Humor And Myth In Chaucer's The Canterbury Tales

Decent Essays
As the story unfolds, the motley crew of pilgrims is on their way to Canterbury. Along the way, the pilgrims are convinced to share their stories in a contest to determine the best story and storyteller. The Host recommends the characters tell two stories on the way to Canterbury and then two stories on the return trip. The winner of the best storytelling contest will receive a free dinner at the Inn at the conclusion of their journey. The telling of the tales could be symbolic for admitting sins and clearing their consciences before reaching their destination to fully confess. In the prologue, the Host reels in readers with the bright descriptive details of the characters’ dress, physical appearance and varying personalities. As Kemp …show more content…
He tells the pilgrims that when he preaches, he shows the congregation how important he is by displaying his credentials, his license and his warrant, which the papal issues. His path of self-importance and dishonesty continues on through his tale, with the reference to his glass crammed full to the top with rags and bones. “They pass/For relics with all the people in the place.” (20-21) The Pardoner is not remorseful or interested in absolving sin. He is well aware that the rags and bones are not relics, but useless trinkets. Regardless he takes advantage of the naive people by relieving them of their money in return for these fake relics. The Pardoner shows his corrupt character once more while stating he is simply accepting money for doing nothing, “My mind is fixed on what I stand to win/and not at all upon correcting sin.”(75-76) The Pardoner is proud of his deceitful ways and tells the pilgrims repeatedly during their trip. The Pardoner is by far the most morally and ethically corrupt of all the characters in the …show more content…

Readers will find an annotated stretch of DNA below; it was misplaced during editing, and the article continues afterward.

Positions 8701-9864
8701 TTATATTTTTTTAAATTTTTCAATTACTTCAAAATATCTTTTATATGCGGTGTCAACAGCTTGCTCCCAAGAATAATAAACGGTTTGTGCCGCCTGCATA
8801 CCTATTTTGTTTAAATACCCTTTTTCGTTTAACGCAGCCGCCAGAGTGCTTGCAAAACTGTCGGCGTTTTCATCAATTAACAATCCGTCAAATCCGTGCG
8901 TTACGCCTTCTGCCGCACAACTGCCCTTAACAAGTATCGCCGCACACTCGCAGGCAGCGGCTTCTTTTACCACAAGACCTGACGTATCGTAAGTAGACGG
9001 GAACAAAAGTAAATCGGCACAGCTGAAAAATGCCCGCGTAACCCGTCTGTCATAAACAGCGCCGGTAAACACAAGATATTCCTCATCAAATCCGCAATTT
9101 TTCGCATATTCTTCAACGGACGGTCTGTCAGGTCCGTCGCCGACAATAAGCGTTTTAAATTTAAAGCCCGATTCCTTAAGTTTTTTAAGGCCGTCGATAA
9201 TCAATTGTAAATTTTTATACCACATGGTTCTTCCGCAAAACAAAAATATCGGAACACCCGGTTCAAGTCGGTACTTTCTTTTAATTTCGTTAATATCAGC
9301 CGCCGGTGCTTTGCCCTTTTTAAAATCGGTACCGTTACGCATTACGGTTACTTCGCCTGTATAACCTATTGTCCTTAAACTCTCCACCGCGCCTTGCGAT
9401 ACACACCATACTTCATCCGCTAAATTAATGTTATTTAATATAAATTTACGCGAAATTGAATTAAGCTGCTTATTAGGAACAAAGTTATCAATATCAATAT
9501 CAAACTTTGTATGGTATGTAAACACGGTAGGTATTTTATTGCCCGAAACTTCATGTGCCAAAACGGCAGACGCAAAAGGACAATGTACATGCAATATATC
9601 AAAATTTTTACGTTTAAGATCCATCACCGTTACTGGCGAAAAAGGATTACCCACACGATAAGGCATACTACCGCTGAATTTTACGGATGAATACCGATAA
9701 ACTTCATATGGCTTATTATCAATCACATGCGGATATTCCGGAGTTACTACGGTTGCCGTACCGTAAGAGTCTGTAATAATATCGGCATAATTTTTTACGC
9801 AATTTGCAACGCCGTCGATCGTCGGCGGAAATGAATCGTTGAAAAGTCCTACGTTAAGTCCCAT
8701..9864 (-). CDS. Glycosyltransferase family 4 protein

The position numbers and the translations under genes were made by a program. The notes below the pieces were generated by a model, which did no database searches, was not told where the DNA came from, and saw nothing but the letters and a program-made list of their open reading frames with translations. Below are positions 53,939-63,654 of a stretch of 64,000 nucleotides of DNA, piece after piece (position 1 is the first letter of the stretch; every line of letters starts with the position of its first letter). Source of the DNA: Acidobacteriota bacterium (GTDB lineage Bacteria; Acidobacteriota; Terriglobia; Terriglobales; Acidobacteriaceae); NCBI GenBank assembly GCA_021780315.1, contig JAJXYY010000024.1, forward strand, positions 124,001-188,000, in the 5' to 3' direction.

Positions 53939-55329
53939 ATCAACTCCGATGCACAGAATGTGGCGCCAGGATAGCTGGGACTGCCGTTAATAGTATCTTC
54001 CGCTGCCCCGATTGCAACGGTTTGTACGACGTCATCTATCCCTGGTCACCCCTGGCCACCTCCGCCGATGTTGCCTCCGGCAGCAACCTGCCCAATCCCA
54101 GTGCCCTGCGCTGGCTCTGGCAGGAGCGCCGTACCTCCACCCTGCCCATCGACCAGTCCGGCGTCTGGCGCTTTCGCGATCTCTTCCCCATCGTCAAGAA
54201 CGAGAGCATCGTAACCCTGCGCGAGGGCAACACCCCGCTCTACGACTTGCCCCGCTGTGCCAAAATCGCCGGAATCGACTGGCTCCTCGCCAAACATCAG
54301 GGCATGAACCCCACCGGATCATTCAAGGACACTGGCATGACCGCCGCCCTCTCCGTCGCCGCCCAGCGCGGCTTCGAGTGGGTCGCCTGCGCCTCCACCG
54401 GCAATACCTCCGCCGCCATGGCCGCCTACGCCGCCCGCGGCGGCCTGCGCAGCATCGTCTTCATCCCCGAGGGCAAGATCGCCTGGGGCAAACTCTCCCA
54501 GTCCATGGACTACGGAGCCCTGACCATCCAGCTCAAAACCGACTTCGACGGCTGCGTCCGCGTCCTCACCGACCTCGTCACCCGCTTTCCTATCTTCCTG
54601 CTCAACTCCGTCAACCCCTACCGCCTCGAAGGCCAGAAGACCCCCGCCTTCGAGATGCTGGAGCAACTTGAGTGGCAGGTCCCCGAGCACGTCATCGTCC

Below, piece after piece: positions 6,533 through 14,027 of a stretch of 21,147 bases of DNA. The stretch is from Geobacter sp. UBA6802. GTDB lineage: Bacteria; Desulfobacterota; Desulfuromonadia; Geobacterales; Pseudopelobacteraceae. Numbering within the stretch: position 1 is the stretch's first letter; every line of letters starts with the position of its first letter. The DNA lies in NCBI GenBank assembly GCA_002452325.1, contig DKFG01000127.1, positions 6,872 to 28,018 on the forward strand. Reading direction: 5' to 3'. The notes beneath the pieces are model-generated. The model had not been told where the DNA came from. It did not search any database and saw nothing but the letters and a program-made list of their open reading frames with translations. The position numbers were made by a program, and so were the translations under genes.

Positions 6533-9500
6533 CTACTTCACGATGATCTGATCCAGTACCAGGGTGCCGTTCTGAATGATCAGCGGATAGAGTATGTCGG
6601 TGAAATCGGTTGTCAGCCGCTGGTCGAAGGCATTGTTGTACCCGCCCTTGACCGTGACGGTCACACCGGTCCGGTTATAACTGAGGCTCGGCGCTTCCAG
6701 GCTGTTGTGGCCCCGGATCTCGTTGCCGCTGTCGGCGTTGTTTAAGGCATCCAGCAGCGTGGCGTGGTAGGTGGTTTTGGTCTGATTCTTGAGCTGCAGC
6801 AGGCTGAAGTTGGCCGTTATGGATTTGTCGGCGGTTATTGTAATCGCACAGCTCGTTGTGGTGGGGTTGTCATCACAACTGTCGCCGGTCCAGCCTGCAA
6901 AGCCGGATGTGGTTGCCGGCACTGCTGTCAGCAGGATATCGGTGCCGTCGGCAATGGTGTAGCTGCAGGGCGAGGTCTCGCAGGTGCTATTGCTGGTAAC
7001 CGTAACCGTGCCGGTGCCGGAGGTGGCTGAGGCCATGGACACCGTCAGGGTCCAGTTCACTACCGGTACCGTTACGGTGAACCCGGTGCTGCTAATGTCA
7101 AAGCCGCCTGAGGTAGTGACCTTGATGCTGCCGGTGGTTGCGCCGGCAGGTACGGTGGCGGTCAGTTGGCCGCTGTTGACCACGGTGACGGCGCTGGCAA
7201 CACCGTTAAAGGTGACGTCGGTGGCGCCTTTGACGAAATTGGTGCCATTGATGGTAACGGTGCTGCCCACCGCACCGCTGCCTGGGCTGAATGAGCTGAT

According to Vicky Smith,“ the Monk – a male equivalent of the Prioress, he appears rather too keen on good living and the pursuit of pleasure than is appropriate.” (Smith, Vicky. "Chaucer 's Canterbury Tales." The Horn Book Magazine (Boston) 83.2 (2007). Both are evidently self-indulging in their behaviors. During medieval times, Monks were required to submit to living a life of the poor and historically took three vows; the vow to obedience, the vow to chastity, and the vow to poverty. The monk in the Canterbury Tales apparently does not take his vows seriously and does not abide by them. The vow of poverty, most likely taken by this Monk, prohibits owning land or any property, including money, or keepsakes. The Monk not only owned property, he owned the finest property. He willingly, almost admirably admits he loves hunting, living the good life, not working hard and inside the confines of the monastery

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